Say what you will about the negative consequences of our nation’s military industrial complex; however, our government and its corporate contractors have a knack for cranking out seriously impressive hardware. Although they’ve long been a staple of action and science fiction movies, laser weapons have taken a long time to make the transition to reality. For years, technology has been capable of producing powerfully destructive and accurate laser beams, but they were immensely power consuming, physically large and heavy, which made their application difficult. While weight and power consumption mean handheld laser weapons are still some way off, the U.S. Navy has unveiled a number of shiny, new directed-energy weapons geared toward air and small watercraft defense.
While we won’t get too deep into the science behind modern laser tech, new fiber-based laser systems offer a number of advantages over their chemical- and crystal-powered counterparts. For example, fiber optic lasers produce more powerful laser beams at lower costs, they are much more rugged and easier to repair, they are less prone to overheating, and they are capable of pinpoint accuracy—especially when coupled with advanced target acquisition computer systems. Weapons manufacturers like Lockheed Martin are producing lasers with never-before-seen power and “magazine” capacity by using a technique called “spectral beam combining.”
This technique combines multiple fiber laser modules into one beam that is more powerful than the sum of its component beams. This means directed-energy weapon systems, which fire invisible infrared lasers, can now be made powerful and small enough to be fit to planes, submarines and land vehicles as well as ships. Lockheed Martin is leading the charge with their HELIOS (High Energy Laser with Integrated Optical-dazzler and Surveillance) device that is currently deployed on multiple naval warships as well as ground- and air-based models that are in late-stage testing.
Weapons manufacturers plan on continuing to scale up the power of these laser weapons, but for now, they are being used primarily for defense against small, fast-moving threats such as UAVs, speedboats, missiles, mortar shells, artillery shells and some land vehicles. Speed-of-light delivery and pinpoint accuracy make them extremely useful for missile defense. Low cost per kill and large magazine size make them useful for defense against targets that are too plentiful or not valuable enough for missile or torpedo systems.
Given the development of relatively low-cost but effective anti-ship weapons systems such as drone swarms and modern insurgent warfare, these weapons will prove valuable. One of the most important aspects of directed-energy weapons is that they don’t need ammunition that needs to be manufactured, transported or stored; likewise, they will explode if hit by enemy fire. They do require a substantial energy supply, but most aircraft and ship engines make enough power and carry enough fuel to make a laser weapon’s magazine nearly unlimited.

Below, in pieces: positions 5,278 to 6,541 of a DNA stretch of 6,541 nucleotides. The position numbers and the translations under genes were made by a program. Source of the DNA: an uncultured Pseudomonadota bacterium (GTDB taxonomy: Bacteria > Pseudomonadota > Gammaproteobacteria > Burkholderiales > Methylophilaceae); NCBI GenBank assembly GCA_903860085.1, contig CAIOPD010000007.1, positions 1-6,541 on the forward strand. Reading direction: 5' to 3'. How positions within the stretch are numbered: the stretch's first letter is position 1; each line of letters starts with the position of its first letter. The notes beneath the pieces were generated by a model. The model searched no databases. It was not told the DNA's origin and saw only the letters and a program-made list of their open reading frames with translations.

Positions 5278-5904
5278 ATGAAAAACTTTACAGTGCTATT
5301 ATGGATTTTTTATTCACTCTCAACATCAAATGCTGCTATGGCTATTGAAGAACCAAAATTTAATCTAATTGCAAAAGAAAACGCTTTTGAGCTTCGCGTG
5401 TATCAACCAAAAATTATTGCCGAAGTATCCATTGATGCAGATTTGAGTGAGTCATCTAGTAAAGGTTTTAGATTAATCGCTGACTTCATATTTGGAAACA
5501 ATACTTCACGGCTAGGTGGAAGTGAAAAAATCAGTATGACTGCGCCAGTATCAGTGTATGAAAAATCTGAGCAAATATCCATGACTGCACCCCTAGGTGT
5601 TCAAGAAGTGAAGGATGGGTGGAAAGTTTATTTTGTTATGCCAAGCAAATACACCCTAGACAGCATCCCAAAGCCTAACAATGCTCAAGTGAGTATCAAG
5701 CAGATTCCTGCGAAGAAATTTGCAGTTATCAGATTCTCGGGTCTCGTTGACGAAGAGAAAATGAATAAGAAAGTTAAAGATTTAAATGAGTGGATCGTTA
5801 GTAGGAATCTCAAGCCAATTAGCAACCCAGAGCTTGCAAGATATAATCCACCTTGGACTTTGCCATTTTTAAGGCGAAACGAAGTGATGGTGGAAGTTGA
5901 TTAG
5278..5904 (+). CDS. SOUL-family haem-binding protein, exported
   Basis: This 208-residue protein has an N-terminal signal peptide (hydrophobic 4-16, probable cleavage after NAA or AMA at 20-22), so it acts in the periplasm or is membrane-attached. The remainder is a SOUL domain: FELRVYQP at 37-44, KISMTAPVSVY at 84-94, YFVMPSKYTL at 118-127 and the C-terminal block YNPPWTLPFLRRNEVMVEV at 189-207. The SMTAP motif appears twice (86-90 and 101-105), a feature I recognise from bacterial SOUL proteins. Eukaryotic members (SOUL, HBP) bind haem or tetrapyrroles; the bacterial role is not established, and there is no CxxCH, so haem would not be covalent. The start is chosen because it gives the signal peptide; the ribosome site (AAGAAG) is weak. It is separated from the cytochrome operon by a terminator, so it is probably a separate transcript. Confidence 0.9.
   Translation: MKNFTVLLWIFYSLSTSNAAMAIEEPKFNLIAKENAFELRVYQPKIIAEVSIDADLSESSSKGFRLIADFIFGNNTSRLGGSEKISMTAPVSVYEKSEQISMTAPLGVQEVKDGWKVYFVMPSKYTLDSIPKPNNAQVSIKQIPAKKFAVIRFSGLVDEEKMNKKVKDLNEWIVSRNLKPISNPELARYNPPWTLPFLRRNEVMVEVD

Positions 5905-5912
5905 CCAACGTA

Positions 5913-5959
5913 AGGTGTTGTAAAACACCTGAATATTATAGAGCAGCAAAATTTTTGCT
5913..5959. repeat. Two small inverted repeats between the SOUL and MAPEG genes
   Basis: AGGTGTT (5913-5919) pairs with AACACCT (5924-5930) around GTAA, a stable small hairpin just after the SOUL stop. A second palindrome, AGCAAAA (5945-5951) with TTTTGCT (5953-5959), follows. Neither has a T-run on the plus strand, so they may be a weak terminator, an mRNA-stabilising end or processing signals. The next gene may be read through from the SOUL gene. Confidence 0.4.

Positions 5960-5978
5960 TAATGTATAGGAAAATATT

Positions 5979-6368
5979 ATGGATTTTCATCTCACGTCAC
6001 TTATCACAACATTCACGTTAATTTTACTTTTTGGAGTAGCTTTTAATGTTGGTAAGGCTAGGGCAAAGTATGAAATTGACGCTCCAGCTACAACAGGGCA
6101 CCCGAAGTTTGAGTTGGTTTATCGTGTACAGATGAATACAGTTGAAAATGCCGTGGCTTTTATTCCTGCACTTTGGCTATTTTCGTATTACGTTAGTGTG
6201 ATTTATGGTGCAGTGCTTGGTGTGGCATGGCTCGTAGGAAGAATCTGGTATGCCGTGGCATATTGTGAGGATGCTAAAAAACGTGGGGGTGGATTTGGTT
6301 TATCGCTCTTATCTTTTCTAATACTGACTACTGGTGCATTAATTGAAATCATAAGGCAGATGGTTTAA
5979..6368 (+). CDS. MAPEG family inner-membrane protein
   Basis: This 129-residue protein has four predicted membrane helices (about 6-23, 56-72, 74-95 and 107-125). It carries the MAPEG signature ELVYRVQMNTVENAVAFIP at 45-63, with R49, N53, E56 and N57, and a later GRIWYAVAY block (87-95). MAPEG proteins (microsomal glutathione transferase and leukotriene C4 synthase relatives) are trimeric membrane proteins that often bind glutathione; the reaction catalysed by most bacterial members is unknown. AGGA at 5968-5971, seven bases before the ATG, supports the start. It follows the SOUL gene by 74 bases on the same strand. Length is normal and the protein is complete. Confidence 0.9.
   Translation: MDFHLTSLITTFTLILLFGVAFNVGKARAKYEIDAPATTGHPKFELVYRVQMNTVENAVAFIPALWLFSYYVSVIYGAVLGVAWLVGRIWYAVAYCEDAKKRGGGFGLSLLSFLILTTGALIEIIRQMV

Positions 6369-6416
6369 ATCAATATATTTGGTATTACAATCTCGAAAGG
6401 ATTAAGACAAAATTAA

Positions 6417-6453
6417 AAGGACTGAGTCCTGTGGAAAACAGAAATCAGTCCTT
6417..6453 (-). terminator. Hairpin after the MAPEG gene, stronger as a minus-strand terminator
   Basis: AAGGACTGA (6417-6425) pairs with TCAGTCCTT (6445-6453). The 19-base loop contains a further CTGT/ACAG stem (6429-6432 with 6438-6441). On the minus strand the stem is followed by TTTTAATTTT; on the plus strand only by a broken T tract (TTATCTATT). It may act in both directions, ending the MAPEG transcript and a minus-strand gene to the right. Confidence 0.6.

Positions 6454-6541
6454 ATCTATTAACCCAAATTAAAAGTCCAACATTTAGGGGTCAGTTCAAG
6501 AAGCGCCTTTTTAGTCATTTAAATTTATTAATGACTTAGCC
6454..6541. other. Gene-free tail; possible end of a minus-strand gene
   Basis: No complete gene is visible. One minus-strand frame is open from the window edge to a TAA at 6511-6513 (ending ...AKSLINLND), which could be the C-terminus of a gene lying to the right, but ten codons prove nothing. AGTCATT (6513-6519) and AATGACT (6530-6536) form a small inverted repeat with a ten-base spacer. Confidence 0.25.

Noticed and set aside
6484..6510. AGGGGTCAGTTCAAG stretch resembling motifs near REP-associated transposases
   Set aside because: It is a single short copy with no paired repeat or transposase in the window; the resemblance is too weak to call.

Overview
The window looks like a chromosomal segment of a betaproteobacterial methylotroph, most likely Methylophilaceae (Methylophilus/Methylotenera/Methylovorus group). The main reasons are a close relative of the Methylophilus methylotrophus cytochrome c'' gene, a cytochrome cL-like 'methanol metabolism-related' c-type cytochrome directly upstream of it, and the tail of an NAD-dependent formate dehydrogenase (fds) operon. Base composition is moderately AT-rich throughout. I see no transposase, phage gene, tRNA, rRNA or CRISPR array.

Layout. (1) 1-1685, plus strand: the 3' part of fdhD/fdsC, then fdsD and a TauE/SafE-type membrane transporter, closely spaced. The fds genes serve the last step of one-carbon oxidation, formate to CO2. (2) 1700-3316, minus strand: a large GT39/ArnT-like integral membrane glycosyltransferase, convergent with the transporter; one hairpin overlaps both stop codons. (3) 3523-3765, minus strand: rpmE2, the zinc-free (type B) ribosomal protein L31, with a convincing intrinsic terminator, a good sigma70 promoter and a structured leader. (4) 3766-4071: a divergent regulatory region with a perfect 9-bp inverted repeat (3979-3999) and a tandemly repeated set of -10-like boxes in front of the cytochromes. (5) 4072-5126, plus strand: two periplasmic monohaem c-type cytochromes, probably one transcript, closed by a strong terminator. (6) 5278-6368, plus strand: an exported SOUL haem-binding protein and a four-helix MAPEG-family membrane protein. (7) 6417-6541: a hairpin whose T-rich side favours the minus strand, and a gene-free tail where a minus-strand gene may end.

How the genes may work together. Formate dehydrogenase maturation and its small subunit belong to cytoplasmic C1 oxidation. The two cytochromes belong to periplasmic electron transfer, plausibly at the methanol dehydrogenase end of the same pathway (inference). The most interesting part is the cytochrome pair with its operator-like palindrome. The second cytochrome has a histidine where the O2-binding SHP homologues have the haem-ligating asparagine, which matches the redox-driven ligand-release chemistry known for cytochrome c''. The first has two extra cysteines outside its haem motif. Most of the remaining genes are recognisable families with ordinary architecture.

Given the astounding power and range of nuclear-powered submarine and ship reactors, the potential for the destructive power of laser weapons to be scaled up is intriguing. The USS Gerald R. Ford is powered by two A1B nuclear reactors that produce upwards of 1,400 megawatts total. To put that in perspective, one megawatt equals 1,000 kilowatts, and Lockheed Martin’s HELIOS directed-energy weapon, which is currently deployed on guided-missile destroyers, uses 60 kilowatts and can burn through air and watercraft at range. If directed-energy tech continues to push forward, laser cannons of the future could conceivably be orders of magnitude more powerful when fueled by nuclear reactors.
The increasing practicality of laser weapons may mean we are finally headed for the military future science fiction has been predicting for decades, but for now, these weapons systems have their weaknesses. For one, they require a direct line of sight—sometimes for multiple seconds—while the lasers burn into their targets. This fact means that missiles and artillery can often far outrange laser weapons that can’t shoot past the horizon. Second, laser weapons have difficulty penetrating dust and smoke.
They can also be misdirected slightly by moisture in the air. Third, infrared lasers, like the ones currently used by the military, have difficulty melting materials specifically designed to be heat resistant. Laser weapons may take over many of the functions previously reserved for machine guns at sea or on aircraft, but artillery, missiles and torpedoes have distinct advantages that will probably not be overcome anytime soon. Additionally, the issues with smoke and dust as well as the need for a big, heavy power source likely mean that handheld laser weapons will never be more practical than firearms for infantry.